Collapsible Skyscraper Wins Design Competition
The design for a collapsible skyscraper that could bring relief to disaster zones was recently announced as the winner of the eVolo Skyscraper Competition, an annual award presented by eVolo to recognize visionary ideas in vertical architecture.
The foldable skyscraper—dubbed Skyshelter.zip—was designed by Damian Granosik, Jakub Kulisa and Piotr Panczyk to be packed into a box as wide as the building’s base, and to be delivered by helicopter. This structure has the potential to provide relief in disaster areas, especially places where roads are impassable.
To set up the skyscraper, the base is anchored and a load-bearing helium balloon is used to extend the tower to whatever size is needed.
"Depending on the amount of gas poured into the balloon, one can control the number of floors that are unfolding," the team said. "This way, with a single, mass produced module it is possible to attend different-scale, unpredictable events."
Accordion-style fabric panels in the structure act as walls as the balloon rises, with 3-D-printed slabs serving as flooring. Wind-resistant structural steel wires frame the collapsible building.
The design includes plans for first aid bays, a reception area, temporary housing, storage space and the potential for a vertical farm. With stacking all of this functionality together, the architects surmise that the structure would take up to 30 times less room than traditional tents used in disaster relief, reducing the amount of cleaning up needed for temporary housing.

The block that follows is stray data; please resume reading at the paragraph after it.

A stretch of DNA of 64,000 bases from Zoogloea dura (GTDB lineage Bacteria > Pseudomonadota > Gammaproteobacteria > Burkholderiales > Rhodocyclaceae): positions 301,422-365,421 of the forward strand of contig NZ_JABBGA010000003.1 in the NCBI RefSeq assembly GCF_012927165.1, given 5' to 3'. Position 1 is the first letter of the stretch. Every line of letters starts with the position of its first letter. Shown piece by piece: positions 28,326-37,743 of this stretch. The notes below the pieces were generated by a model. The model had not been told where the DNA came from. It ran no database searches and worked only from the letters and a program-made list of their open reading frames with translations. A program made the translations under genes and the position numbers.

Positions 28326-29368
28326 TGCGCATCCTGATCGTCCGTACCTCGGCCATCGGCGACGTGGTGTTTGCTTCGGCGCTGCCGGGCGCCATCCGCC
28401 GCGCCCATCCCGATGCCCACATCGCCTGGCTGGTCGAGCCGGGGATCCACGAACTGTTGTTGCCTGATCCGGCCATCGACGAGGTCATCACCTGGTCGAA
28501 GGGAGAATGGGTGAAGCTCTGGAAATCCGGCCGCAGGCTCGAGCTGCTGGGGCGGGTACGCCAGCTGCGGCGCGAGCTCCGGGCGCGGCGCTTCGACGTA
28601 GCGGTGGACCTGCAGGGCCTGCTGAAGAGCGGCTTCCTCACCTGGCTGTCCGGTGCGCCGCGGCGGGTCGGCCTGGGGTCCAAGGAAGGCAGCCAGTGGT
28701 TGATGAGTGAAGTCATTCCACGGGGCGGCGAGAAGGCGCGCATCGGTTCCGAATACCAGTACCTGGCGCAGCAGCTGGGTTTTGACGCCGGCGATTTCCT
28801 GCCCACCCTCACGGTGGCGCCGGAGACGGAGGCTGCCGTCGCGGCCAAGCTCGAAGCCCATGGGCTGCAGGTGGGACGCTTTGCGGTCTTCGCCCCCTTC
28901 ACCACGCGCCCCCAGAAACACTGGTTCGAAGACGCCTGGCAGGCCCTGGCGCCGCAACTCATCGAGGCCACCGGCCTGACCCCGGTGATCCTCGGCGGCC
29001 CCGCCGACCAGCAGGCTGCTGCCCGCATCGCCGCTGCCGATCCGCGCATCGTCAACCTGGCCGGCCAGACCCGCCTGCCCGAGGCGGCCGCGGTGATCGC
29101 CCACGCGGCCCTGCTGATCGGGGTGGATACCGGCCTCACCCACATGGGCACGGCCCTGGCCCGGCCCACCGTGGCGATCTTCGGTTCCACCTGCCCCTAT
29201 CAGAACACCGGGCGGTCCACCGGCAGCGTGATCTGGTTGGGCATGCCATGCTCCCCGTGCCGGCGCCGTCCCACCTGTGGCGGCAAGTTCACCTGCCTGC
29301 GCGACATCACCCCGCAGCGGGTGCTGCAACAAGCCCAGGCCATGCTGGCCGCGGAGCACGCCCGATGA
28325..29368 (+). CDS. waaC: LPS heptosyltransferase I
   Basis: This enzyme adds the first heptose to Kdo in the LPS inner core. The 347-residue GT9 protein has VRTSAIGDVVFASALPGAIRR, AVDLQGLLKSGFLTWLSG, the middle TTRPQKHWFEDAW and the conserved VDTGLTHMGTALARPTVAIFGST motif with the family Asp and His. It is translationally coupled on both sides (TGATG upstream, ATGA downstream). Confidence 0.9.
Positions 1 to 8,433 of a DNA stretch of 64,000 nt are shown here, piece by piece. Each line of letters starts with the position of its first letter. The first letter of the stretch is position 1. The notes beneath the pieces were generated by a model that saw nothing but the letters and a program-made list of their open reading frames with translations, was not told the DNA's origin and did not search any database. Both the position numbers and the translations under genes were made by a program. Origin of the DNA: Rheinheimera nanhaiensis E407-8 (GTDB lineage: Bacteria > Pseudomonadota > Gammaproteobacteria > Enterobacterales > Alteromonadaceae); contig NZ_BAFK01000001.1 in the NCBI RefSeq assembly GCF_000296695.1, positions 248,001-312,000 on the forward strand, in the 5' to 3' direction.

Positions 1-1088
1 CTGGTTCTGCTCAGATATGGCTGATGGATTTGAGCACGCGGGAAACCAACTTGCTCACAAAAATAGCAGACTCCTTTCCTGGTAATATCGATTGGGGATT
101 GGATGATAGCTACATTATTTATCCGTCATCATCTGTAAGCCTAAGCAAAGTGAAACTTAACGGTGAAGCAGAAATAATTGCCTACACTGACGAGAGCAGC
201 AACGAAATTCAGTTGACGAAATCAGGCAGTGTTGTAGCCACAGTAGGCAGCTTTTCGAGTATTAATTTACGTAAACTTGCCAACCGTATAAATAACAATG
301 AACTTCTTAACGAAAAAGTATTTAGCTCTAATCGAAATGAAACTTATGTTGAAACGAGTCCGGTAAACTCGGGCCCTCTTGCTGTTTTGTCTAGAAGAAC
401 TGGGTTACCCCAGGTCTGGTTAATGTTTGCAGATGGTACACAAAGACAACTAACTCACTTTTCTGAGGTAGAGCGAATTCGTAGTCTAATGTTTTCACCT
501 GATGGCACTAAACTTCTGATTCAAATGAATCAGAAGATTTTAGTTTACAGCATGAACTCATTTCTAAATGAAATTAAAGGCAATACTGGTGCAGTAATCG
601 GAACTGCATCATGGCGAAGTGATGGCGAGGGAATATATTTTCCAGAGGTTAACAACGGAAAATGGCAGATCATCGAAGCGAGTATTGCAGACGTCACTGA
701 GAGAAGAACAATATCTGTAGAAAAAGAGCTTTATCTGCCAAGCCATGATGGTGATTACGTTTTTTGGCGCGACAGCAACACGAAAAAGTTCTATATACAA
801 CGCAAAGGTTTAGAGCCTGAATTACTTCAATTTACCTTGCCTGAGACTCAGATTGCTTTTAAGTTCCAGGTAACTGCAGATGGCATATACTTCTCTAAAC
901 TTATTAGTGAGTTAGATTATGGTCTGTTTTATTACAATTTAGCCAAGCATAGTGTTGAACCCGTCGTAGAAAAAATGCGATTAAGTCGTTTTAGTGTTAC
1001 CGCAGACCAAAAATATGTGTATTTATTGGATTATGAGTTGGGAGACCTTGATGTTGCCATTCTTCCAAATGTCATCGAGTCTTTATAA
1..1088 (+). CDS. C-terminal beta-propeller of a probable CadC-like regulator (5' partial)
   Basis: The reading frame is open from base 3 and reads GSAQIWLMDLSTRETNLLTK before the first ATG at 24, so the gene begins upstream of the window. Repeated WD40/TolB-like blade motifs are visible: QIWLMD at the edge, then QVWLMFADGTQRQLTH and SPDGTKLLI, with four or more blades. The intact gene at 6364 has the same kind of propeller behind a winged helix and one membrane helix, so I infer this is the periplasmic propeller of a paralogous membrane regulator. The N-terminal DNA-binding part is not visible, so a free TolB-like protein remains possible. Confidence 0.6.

The team also suggested the use of a nano-material based on ETFE foil embedded will tiny solar panels to allow the tower to generate its own clean energy, and a balloon at the top of the structure that could collect and filter rainwater.
Architect Tony Leung’s Shinto Shrine Skyscraper claimed second place, functioning as a vertical shine and rice-farming complex that would act as a focal point during Shinto festivals, its interconnected roofs serving as stepped paddy farms and public access to different halls.
Third place was presented to Claudio C. Araya Arias for his Waria Lemuy: Fire Prevention Skyscraper, a modular structure that provides vertical housing in areas damaged by wildfires in Chile and is equipped with a water catchment system that would accelerate the recovery of the affected flora.